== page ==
SimpleMatrix S = H.mult(P).mult(H.transpose()).plus(R);
SimpleMatrix K = P.mult(H.transpose().mult(S.invert()));


eq.process("K = P*H'*inv( H*P*H' + R )");

Procedural API: Matrix and Class Names

EJML supports a variety of different matrix types and uses the following pattern for matrix class names:


<data type>Matrix<structure>
<data type>MatrixSparse<structure>


<data type> is a single character
  'D' for real double 
  'F' for real float 
  'Z' for complex double
  'C' for complex float
  'B' for binary
<structure> is the internal data structure's name, see below.

Matrix Suffix   Abbreviation   Description
   RMaj            RM         dense row-major
   RBlock          RB         dense block row-major
   NxN             FN         dense fixed sized matrix of size N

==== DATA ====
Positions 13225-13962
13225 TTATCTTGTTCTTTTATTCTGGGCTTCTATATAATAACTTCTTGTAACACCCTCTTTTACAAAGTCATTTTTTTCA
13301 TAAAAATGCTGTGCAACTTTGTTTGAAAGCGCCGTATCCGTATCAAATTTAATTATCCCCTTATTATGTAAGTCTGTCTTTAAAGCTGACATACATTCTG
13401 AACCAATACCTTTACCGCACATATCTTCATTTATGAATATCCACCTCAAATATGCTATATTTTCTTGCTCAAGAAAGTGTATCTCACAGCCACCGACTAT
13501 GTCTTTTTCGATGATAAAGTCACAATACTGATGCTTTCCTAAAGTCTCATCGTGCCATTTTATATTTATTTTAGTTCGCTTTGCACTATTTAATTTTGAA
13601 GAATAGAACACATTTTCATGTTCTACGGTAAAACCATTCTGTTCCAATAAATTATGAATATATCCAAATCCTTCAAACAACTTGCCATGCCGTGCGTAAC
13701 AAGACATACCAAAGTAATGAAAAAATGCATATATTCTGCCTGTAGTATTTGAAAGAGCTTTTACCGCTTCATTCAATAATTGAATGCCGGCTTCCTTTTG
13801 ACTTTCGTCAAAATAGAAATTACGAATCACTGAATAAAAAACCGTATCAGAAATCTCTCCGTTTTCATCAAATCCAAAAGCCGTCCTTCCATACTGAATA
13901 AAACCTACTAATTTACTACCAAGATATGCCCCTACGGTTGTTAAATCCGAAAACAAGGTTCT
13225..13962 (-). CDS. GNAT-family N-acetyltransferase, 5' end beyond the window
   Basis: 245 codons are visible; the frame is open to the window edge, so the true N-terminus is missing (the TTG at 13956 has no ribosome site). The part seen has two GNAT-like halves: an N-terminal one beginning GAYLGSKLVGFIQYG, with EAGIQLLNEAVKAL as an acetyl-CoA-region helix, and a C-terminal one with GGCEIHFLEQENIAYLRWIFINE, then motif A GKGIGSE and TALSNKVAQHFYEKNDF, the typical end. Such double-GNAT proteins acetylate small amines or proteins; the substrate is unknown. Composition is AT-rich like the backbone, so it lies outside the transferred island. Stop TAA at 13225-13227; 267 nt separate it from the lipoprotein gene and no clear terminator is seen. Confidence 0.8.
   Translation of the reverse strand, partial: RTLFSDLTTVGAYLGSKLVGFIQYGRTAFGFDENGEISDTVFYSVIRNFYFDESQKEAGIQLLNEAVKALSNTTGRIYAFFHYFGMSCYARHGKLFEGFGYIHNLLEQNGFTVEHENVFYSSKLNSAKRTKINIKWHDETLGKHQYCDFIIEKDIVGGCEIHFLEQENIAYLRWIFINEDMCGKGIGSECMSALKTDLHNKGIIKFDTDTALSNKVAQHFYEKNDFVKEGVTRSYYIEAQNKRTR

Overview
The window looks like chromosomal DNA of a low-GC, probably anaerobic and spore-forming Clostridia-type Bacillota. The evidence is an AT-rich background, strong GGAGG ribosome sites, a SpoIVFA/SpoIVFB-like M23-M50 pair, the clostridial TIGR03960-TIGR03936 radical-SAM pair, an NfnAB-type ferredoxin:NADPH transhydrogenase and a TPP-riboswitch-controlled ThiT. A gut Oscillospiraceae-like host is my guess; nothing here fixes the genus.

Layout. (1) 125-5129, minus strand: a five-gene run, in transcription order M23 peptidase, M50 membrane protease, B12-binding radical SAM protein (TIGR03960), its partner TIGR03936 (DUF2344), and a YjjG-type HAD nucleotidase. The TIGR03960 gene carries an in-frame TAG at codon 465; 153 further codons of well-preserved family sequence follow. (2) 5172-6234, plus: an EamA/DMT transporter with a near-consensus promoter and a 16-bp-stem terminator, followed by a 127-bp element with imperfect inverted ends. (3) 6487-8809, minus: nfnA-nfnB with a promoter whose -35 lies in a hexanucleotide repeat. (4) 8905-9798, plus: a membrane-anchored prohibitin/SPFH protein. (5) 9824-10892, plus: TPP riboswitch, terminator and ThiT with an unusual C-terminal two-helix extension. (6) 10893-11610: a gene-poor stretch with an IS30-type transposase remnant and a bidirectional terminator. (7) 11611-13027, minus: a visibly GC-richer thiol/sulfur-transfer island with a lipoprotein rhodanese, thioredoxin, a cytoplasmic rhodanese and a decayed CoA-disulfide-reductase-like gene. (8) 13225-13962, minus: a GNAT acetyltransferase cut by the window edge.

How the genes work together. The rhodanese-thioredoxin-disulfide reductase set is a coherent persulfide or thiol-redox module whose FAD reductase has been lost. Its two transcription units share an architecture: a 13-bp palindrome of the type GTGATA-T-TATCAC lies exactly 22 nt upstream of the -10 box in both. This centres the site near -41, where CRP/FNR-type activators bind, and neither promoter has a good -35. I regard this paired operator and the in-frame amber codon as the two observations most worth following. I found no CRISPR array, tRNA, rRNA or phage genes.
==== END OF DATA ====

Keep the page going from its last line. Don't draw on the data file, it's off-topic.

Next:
N               FN         dense fixed sized vector of length N  
   CSC             CC         compressed sparse column
   Triplet         TR         sparse triplet


  DMatrixRMaj         double real dense row-major matrix
  CMatrixRMaj         float complex dense row-major matrix
  ZMatrixSparseCSC    double complex sparse CSC matrix
  CommonOps_DDRM      Operations on DMatrixRMaj
  CommonOps_DSCC      Operations on DMatrixSparseCSC

Algorithms which operate on a specific matrix type have a suffix that's 5 characters, e.g. _DDRM. The first letter 'D' is the data type, the second letter 'D' is for dense (sparse is 'S'), and the last two letters are an abbreviation for the structure.

Questions and Comments

A public message board has been created for asking questions and making comments:

Bugs can either be posted on that message board or at:


I would like to thank all the people have made various comments, suggestions, and reported bugs. Also David Watkins for writing "Fundamentals of Matrix Computations", which clearly explains algorithms and yet addresses important implementation issues. Timothy A. Davis for his book "Direct Methods for Sparse Linear Systems" and for CSparse which provided the initial seed for the sparse algorithms.


EJML is released under the Apache v2.0 open source license